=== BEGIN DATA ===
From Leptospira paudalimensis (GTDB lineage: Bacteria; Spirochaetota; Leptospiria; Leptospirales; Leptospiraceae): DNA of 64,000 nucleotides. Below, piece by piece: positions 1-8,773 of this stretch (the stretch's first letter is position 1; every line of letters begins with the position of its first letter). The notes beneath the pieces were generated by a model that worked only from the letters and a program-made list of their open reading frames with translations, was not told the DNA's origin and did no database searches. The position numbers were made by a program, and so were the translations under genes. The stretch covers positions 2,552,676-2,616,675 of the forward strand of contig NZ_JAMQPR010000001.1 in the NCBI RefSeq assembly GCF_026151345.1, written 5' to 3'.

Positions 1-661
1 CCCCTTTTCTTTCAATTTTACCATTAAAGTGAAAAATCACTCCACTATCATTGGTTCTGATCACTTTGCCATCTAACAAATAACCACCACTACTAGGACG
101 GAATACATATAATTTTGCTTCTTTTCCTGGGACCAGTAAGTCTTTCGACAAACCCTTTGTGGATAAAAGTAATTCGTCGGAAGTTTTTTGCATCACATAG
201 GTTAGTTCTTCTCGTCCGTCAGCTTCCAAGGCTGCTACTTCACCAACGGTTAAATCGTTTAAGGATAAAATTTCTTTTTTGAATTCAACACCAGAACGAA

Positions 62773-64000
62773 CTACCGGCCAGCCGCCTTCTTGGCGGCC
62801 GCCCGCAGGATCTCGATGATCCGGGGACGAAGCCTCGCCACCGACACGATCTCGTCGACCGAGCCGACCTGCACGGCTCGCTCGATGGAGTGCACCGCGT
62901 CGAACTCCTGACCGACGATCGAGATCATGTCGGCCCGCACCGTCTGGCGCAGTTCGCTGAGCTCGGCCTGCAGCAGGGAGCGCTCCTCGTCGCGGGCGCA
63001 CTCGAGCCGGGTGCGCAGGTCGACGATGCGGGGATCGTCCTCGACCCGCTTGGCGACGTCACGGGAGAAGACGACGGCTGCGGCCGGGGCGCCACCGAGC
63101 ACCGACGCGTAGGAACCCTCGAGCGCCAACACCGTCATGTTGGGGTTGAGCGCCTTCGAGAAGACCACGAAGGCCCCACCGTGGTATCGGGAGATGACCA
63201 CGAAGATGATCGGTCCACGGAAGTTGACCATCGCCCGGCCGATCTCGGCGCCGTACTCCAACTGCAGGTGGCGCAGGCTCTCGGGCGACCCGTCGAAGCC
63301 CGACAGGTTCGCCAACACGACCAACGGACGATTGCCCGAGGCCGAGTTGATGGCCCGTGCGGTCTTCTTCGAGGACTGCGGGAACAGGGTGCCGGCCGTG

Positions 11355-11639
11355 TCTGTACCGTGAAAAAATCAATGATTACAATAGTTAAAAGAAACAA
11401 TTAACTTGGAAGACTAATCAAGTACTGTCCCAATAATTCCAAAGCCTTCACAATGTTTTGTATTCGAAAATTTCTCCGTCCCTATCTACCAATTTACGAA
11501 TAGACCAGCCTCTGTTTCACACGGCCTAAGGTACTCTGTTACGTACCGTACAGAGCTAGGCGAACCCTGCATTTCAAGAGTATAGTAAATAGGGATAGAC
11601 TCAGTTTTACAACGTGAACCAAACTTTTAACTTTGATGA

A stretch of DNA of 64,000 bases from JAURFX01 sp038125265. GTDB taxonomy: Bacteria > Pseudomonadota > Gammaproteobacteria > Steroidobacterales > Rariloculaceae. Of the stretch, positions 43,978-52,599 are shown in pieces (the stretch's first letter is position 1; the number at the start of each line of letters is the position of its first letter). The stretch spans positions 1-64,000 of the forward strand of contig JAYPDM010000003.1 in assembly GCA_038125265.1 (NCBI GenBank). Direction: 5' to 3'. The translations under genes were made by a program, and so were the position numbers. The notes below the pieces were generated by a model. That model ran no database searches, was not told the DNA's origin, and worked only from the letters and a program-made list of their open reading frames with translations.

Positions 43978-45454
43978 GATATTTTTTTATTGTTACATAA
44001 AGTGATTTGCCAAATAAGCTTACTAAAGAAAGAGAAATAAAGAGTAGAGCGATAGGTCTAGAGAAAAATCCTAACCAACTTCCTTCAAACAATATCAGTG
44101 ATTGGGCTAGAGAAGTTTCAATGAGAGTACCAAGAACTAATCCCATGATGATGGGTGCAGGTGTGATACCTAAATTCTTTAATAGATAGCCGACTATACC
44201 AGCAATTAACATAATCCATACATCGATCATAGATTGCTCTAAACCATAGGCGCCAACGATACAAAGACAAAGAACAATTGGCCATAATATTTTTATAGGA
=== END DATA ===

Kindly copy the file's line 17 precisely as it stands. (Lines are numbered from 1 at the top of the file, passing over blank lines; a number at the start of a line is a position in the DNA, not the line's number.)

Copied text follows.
11501 TAGACCAGCCTCTGTTTCACACGGCCTAAGGTACTCTGTTACGTACCGTACAGAGCTAGGCGAACCCTGCATTTCAAGAGTATAGTAAATAGGGATAGAC